An aid worker has spoken of her battle to save lives in war-torn countries in the most challenging of conditions.
Humanitarian, Humeira Bibi, has seen the agony and desperate faces of people fleeing persecution and conflict.
The 26-year-old first travelled out to the Syrian border with the Human Relief Foundation two years ago. She handed out much-needed food and medical supplies to people who have been forced to leave their homes, often multiple times.
In the past she has travelled to Iraq, Jordan and Bangladesh to help provide emergency assistance to meet basic needs, access to lifesaving food and water and creating safe spaces for children.
Recalling the suffering of families she has witnessed, Humeira said: "It is absolutely heartbreaking to see the despair in the eyes of the terrified people who have had to flee their homes and towns. They are exhausted, especially the children who are desperate for food and water.
"The current situation in Iraq is nothing like I've ever seen before. Everything is just rubble and buildings have been bombed to the ground. It's just pure destruction and people are still trying to survive in these conditions. Some of the towns that were once full of life and happiness are now ghost towns with no life as everything is destroyed."
"I chose to go Iraq as there are thousands of internally displaced people who are in dire need of help with basics like clean water and food. We have spoken to and helped people who have had no water for nine months at a time. Other people who have been so desperate for food they have to resort to eating cats or grass. It really is devastating out there and every morning, amid the distant sounds of explosions, I was facing a humanitarian mission more difficult than the previous day."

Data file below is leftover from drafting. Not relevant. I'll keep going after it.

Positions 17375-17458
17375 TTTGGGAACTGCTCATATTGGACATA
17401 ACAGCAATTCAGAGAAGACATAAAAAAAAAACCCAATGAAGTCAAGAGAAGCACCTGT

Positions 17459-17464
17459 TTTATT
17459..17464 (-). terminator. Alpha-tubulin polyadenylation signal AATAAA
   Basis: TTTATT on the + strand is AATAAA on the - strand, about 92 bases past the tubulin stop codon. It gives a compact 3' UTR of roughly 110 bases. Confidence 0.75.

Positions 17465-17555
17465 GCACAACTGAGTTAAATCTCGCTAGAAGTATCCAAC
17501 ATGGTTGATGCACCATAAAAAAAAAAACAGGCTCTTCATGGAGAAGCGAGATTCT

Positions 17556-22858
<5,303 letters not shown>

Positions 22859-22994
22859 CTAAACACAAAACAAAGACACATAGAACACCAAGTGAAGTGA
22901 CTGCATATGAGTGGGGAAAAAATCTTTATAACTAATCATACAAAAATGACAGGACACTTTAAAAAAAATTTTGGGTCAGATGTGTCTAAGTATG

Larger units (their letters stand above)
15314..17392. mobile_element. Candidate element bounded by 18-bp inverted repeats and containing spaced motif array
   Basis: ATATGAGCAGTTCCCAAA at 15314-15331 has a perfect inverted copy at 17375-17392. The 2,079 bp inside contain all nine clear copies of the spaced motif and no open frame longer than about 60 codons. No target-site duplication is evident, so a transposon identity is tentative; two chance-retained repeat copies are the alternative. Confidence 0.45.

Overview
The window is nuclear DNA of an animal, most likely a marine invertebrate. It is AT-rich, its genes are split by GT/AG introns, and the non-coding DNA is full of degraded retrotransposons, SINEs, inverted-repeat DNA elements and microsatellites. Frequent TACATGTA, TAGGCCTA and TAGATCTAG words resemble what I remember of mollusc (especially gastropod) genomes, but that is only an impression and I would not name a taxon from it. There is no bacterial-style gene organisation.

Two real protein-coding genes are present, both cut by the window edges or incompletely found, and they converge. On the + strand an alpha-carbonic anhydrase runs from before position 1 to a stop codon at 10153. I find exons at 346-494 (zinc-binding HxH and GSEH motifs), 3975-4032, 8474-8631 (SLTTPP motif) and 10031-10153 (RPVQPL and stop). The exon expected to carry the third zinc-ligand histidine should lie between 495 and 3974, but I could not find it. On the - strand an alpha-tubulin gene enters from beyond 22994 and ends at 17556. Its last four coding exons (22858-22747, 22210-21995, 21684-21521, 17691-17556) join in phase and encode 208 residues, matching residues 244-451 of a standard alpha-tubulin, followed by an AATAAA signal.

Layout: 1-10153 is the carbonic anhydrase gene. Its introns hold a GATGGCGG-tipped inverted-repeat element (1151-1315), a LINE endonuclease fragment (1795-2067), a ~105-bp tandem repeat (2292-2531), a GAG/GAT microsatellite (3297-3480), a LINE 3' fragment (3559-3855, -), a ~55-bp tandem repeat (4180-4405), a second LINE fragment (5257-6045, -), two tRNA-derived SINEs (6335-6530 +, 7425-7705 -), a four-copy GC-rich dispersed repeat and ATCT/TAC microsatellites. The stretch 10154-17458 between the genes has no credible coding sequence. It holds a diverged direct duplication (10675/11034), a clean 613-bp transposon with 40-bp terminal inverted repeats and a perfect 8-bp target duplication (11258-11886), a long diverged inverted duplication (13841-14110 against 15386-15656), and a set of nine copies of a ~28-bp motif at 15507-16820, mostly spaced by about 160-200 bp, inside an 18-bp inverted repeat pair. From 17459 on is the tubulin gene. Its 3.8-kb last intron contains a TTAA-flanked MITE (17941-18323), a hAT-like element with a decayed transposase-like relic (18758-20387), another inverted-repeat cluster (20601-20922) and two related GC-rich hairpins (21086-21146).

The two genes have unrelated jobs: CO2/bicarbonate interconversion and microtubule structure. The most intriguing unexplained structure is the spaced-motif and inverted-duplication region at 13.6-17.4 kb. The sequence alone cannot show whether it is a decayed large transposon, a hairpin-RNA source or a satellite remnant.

A former pupil of Sir John Thursby Community College, Humeira, who works as a driving instructor for Little Red One in Burnley, holds a number of fundraising events in Burnley before every trip abroad. She added: "I raised around £9,000 for my first trip. For every trip planned, I have raised similar amounts. This money is spent on food and medical needs to alleviate the suffering of people in the war-torn countries.
"I wanted to volunteer and get into humanitarian work for a long time. Human Relief Foundation charity always stood out for me as I could envisage where peoples' donations were being spent. I witnessed first hand the enormous positive impact it made to the beneficiaries, many, if not most of them, rely solely on these donations. We have spoken to needy people in Iraq and Syria who have told us the last time they received a food parcel was when we delivered it to them and in between they've had nothing. One food packs costs £60 and it is sufficient to feed a family for the whole month. The pack normally includes flour, rice, oil, lentils, spices, tinned food, pasta and lots of dry food. Each pack is normally around 25kg each. We deliver hundreds and hundreds of these each day when we are out there."
Humeira, who is also an ex-Burnley College pupil stated: "Every time I go out on humanitarian mission, it feels so rewarding. I love helping people, especially those who I know need it the most. I like to assure them that we haven't forgotten about them.
"I can and will continue delivering assistance and support as long as the generous people of Burnley continue donating towards the deserving cause."